Forums: Climbing Information: General: Re: Getting over lead falling: Edit Log




j-s


Oct 18, 2012, 8:08 AM

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Registered: Aug 10, 2012
Posts: 7

Re: Getting over lead falling
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I am not leading yet, but I can tell you about my fall experiences with top roping.

First. Let me say that the fear of falling is sometimes unconscious for many people. I mean : you know that the fall will be safe, but hesitate to let go the wall and find yourself over-gripping each hold with an unconscious fear of falling.

It's part of human nature. However I remarked that kids at the gym have less fear of falling than adults, perhaps because our sense of risk and danger grows as we get older.

For my part, I have never practiced falling when following my TR climbing courses. I think this was lacking and the gym should make new climbers practice falls when they take any course, wether its TR or lead climbing. This way, the climber can reduce his fear of falling, and the belayer can know how it feels and how to stop a fall efficiently and safely (always have a backup belayer if you are novice).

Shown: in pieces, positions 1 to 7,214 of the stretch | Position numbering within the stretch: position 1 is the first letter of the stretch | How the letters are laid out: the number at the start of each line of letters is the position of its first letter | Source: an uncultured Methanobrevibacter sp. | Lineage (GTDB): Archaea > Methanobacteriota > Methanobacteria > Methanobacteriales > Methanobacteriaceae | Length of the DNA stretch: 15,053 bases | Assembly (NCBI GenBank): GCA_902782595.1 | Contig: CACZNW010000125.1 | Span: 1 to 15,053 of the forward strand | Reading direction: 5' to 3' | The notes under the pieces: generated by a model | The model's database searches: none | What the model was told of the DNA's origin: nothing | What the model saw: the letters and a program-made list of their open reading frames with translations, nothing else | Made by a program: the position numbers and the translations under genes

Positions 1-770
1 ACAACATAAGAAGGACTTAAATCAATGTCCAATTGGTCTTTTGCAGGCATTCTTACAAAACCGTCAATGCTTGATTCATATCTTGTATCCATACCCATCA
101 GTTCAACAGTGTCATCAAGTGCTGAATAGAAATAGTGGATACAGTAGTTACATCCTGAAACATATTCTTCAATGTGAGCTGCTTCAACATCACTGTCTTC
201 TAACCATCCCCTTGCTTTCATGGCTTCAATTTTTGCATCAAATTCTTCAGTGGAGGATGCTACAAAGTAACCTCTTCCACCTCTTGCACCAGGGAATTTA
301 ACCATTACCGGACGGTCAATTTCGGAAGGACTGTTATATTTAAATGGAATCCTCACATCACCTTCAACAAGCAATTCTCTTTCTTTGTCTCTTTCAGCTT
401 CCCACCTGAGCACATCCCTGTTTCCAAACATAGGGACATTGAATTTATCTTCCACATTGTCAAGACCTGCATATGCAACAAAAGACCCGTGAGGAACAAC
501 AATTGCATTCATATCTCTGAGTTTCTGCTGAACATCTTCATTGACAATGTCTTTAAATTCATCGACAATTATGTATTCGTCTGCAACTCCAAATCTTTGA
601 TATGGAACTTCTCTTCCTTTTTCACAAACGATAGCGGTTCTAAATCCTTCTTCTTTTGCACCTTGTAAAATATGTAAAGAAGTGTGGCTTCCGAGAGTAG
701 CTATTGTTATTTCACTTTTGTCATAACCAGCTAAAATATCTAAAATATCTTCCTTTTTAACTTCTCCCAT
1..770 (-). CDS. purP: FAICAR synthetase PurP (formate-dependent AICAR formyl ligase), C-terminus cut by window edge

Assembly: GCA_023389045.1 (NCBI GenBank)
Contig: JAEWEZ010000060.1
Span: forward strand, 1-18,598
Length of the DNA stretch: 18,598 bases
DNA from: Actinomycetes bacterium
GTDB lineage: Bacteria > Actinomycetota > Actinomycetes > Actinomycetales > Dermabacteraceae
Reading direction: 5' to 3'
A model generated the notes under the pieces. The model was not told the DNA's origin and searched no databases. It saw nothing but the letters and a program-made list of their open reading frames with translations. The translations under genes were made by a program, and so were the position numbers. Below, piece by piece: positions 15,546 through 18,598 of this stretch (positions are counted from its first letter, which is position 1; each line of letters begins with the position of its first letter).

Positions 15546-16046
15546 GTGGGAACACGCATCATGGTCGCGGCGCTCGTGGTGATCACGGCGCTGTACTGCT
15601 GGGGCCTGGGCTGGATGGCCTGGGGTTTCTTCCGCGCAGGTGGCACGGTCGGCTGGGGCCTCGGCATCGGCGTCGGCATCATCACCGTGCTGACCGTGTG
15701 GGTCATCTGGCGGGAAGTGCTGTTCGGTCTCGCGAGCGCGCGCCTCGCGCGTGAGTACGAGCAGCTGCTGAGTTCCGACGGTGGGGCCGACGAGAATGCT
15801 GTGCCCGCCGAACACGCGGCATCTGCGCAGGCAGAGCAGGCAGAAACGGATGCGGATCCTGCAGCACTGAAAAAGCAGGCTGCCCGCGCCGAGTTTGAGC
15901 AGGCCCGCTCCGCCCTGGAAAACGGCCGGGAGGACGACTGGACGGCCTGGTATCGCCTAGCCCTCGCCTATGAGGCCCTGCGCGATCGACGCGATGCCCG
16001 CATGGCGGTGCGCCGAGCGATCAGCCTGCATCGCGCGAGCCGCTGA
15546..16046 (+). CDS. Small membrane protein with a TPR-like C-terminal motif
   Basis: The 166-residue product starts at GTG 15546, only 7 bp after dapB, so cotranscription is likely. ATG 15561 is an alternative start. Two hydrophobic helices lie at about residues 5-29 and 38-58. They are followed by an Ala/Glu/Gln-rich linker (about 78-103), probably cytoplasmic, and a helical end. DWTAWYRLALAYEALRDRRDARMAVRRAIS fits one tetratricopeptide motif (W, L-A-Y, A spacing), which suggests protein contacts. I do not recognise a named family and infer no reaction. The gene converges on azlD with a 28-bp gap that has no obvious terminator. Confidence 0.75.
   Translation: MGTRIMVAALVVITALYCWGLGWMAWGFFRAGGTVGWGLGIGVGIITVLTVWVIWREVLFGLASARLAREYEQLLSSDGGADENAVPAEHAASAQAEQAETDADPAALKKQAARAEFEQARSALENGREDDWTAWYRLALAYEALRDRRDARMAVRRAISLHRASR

My first fall experience was when I got climbing outside for the second time, still having that kind of fear of heights that's sometimes present when you begin this sport. My partner was a lot more experience than me. However, when climbing one specific route where you have to get out of an overhang located atop, I could not grab the hold and just slipped off the rock. This was an unexpected fall and I could not even tell me belayer that I was falling. Fortunately there was little slack in the rope so I did not fall very low. But the fact it was outside, on a high route, and that it happened unexpectedly made me scream like I was insane.

How happy was I when I realized I was not dead. My partner took a good laugh at me and explained me that fear will subside over time.

Nowadays, in the gym, I am still kind of frightened of falling : what if the belayer does not stop my fall? If the rope breaks?



This is one of the things that only practicing will help you overcome. If not overcome, it will impair your climbing as you will always have this fear in the back of your mind, even if you are not aware of it. It's there, you feel it, and you become insecure, nervous and overgripping holds as you get higher up the routes.

(If you dislike practicing falls, you have to take a one, at least once, wether its intentional or not : just so you know you can trust yrou belayer and the gear. From that point, one has already made a huge step).


(This post was edited by j-s on Oct 18, 2012, 8:16 AM)



Edit Log:
Post edited by j-s () on Oct 18, 2012, 8:10 AM
Post edited by j-s () on Oct 18, 2012, 8:12 AM
Post edited by j-s () on Oct 18, 2012, 8:16 AM


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